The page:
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Burundi president reelected despite constitutional limits

[JURIST] Burundi President Pierre Nkurunziza [official website; BBC profile] was elected to a third term on Friday, leading to public protest and international criticism. Although the election resulted [AP report] in Nkurunziza receiving 69 percent of the vote, the Constitution of Burundi [text, PDF] states that presidents shall be universally elected into office for a term of five years and can renew the term only once. Nkurunziza was first appointed president in 2005 through lawmakers and not a national vote.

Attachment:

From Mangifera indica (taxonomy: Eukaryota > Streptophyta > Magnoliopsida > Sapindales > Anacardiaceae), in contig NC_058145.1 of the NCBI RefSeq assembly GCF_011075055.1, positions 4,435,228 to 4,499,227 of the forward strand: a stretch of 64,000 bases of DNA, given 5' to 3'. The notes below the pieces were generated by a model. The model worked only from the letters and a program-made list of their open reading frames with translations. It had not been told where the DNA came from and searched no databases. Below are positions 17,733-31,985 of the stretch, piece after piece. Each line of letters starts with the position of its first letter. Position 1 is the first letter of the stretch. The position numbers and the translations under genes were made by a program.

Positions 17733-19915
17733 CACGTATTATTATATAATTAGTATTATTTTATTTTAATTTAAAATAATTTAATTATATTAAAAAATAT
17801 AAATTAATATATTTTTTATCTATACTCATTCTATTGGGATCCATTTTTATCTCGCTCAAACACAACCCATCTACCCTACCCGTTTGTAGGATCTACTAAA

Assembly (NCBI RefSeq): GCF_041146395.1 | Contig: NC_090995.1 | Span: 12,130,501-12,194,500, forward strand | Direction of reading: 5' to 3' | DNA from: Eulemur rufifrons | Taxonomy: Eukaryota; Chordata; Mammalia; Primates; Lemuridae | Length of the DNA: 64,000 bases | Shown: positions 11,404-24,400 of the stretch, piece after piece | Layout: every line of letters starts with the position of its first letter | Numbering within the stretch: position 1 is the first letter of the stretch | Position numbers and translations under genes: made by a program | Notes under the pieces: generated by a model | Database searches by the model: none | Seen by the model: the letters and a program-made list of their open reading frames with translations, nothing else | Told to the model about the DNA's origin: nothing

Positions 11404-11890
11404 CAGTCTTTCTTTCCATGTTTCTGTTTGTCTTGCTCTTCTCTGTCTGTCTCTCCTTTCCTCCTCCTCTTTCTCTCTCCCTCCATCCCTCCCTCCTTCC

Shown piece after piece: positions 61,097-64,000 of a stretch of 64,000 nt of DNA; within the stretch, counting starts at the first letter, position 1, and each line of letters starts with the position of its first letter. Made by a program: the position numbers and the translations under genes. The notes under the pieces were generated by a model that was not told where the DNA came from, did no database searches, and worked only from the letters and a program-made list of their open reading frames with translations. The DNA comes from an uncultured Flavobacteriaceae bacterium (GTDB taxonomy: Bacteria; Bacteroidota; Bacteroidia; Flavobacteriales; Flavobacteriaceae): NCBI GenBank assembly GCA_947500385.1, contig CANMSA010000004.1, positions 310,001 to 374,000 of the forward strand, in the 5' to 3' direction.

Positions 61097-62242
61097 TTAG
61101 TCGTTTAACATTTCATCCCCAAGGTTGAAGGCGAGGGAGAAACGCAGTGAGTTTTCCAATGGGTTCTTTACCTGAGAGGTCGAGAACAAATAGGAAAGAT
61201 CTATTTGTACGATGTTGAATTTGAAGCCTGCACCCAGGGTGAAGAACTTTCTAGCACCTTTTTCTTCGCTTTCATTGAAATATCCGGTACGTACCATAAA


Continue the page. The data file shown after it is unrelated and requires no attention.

Prior to the vote on Friday, Nkurunziza's opponents boycotted the election [JURIST report] claiming it is unconstitutional for a president to seek a third term. In Bujumbura, Burundi's capital, citizens rioted against the election with explosions and gunfire Monday night. Also on Monday, UN Secretary-General Ban Ki-Moon urged all parties to refrain from violence [statement] that would destabilize Burundi and the region in wake of the election. The unrest in Burundi intensified in May after the Constitutional Court ruled that he could seek a third term [JURIST report] in office without violating the country's constitution. Those opposing Nkurunziza's bid for a third presidential term claim that both the constitution and the Arusha peace deal [agreement, PDF] that ended the 2005 civil war state that no one should be president for more than 10 years. Those backing Nkurunziza claim that this does not apply to him since he was not voted in for his first term but selected by lawmakers.

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